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Saw an older, 1-piece recurve in a local pawn shop for $20.

Looked "well used", with a terrible spray on camo job and a string that was 1" too short (with no twists).

Looked like it wasn't cracked anywhere, so I took a chance.

Took some 000 steel wool and some rubbing alcohol, and 20 minutes later, here it is (turns out it is a Browning Nomad):

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I replaced the rest and side plate, and ordered a new string. Should be here Wednesday and I'll be testing this bad boy out.

Is it worth $100? I think so. But man, it looks nice!
 

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I will probably never be a traditional shooter.
But I certainly appreciate the beauty and craftsmanship of them.
And...the sheer impressive ability by those I've been able to shoot with.

Nice job!
 

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It never ceases to amaze me what some men will do to a bow
In the early times of stickbow bow hunting the mindset of being bougie was not as it is today. The bow was a hunting tool and most never considered classic or collectible.
 
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Discussion Starter #6
The black glass facing looked cloudy and I couldn't buff it out, so I tried some old Turtle wax my neighbor gave me.

Wow!

I don't think anyone would say it looks NEW, but holy cow it looks great!
 

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In the early times of stickbow bow hunting the mindset of being bougie was not as it is today. The bow was a hunting tool and most never considered classic or collectible.
To me it still is a tool. That's why I won't pay a premium price for special wood or have one that is that nice to worry about.

Sent from my SM-G892A using Tapatalk
 

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In the early times of stickbow bow hunting the mindset of being bougie was not as it is today. The bow was a hunting tool and most never considered classic or collectible.
To me it still is a tool. That's why I won't pay a premium price for special wood or have one that is that nice to worry about.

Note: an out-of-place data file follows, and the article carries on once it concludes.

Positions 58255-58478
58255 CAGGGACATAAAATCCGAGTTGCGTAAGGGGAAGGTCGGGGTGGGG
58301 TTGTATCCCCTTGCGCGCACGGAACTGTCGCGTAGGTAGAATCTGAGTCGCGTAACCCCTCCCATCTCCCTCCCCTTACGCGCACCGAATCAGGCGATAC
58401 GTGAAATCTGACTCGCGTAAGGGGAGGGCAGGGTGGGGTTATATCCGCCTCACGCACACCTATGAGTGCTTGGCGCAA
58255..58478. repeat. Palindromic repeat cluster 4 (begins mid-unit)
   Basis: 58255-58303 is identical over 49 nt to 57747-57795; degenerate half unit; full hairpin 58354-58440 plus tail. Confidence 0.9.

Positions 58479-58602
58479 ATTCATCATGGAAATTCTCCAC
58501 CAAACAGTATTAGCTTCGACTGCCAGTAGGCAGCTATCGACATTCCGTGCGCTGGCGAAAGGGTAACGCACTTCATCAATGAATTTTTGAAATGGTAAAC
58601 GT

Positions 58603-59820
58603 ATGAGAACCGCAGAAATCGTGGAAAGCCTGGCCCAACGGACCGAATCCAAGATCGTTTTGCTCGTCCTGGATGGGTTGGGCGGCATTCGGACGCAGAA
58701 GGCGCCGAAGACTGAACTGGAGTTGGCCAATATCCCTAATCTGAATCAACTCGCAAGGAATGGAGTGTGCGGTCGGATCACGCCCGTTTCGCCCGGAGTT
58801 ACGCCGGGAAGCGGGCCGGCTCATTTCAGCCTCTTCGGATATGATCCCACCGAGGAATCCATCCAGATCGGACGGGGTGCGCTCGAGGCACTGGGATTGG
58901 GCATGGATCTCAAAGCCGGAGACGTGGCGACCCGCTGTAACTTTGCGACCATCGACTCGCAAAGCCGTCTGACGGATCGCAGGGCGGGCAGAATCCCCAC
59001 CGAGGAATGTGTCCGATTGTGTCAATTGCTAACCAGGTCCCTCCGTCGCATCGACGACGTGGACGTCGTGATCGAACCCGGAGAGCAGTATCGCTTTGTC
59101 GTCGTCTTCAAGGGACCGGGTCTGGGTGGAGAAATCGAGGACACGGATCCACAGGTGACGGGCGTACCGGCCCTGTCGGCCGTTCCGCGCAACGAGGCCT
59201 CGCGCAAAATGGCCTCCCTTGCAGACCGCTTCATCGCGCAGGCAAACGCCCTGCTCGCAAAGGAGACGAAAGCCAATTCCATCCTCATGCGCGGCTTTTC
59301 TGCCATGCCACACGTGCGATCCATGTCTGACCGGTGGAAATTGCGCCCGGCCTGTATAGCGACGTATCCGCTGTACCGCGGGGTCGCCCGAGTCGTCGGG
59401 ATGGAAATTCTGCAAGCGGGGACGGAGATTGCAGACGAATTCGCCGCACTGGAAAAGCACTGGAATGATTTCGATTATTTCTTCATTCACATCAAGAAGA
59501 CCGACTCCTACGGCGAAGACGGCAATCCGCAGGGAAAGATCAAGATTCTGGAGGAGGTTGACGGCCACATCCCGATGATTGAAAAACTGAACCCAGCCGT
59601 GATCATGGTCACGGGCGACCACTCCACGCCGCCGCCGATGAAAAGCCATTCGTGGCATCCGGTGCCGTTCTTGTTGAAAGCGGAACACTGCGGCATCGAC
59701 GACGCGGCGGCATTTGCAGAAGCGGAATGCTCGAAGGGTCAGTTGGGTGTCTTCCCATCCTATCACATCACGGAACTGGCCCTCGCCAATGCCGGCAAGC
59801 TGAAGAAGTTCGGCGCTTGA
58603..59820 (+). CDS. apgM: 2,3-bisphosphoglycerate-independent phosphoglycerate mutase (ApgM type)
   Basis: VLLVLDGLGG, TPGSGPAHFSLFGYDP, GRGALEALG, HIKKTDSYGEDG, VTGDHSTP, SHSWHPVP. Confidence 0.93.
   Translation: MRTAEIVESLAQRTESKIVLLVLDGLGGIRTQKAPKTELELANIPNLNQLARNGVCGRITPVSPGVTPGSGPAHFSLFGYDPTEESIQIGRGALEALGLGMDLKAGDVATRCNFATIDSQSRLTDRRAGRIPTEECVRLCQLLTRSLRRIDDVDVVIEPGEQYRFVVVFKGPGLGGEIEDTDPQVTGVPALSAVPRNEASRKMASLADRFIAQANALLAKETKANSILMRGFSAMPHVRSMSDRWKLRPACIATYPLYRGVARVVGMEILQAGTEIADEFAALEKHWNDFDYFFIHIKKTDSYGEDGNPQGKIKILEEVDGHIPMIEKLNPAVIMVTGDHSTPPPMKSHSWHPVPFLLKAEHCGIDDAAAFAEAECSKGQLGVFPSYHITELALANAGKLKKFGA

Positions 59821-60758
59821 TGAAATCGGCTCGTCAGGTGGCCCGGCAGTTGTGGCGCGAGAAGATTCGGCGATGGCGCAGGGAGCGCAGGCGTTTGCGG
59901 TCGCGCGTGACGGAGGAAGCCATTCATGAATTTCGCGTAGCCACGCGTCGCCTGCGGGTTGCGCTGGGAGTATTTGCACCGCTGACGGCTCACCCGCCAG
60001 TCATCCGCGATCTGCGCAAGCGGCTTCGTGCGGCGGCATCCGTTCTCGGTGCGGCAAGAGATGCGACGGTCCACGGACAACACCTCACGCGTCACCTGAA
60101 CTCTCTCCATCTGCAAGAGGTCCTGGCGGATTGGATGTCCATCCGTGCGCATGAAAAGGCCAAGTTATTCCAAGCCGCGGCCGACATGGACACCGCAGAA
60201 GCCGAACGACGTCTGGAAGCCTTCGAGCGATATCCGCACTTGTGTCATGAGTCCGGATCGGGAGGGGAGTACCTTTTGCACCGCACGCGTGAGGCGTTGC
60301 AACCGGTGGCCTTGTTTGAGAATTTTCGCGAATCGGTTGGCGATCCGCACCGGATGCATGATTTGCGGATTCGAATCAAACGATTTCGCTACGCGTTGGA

Sent from my SM-G892A using Tapatalk
I can see that. But, to me, it's also a tool and I pay premium prices for special woods because I like looking at them while hunting. I can see both sides.
 

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To me it still is a tool. That's why I won't pay a premium price for special wood or have one that is that nice to worry about.

Sent from my SM-G892A using Tapatalk
There's a part of me that feels a bit sad for you. There's something to be said for running your hands over a beautiful recurve or longbow, while sitting in the woods on a beautiful day. It is something to be cherished.... Just like the kiss of a beautiful woman, or the laughter of a child. A screwdriver is a tool- some other things should be appreciated!
 

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Never pass on pawn shops. Picked up a Browning Wasp in pristine condition. 56" 50 lb draw @28, 5 bucks. Now I need just the muscles to shoot it.
 

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Not a bad looking bow at all. In the condition it's in, I think it's worth the $100 (going by ebay), easy...when you got it, maybe not so much. I like buying bows that need love and polishing money into them :)

You certainly didn't get screwed or anything though! Happy shooting!
 

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Nice restoration. I would love to find a project like that! It would be hard not to crack a smile every time you send an arrow down range.
 
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Discussion Starter #17
Oh man. It shoots so well! I tied a nock point and went shooting with a 6-pack of full length Cabela’s Stalker Extreme with 125 grain tips. It shoots really smoothly for me but I’m wondering if I should move the nock point up a touch.

It’s nothing about the arrow flight per se but I tied it in at +1/4” and the saw online that +1/2” is more typical. Any thoughts?
 

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There's a part of me that feels a bit sad for you. There's something to be said for running your hands over a beautiful recurve or longbow, while sitting in the woods on a beautiful day. It is something to be cherished.... Just like the kiss of a beautiful woman, or the laughter of a child. A screwdriver is a tool- some other things should be appreciated!
Feel sad for yourself. Like a truck that's served me well for a quarter million miles or a scratched up old truck gun I've killed a hundred pigs and coyotes with the beauty is in the scratches, dings and memories of mud holes traversed, shots made and in the case of the beautiful woman, the kisses shared over 32 years of navigating life together, the wrinkles and scars remind of of where we've been.
I've known guys who wouldn't crawl through the mud stalking an animal or climb over a 7 strand fence because they didn't want to scratch their pretty wood.
I've owned a few old bows like the OPs. Actually have one now I've had for many years and have stuck a ton of carp and gar with it. Good old bows have a beauty all their own.

Sent from my SM-G892A using Tapatalk
 

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You did a great job restoring that bows finish! !! I shoot a 5/8 inch nock height on several of my bows, but I shoot 3 under rather than split finger. You might study up on tuning. There's a bunch of info on here, and some youtube that you can trust. Again, great job!!! Mark
 
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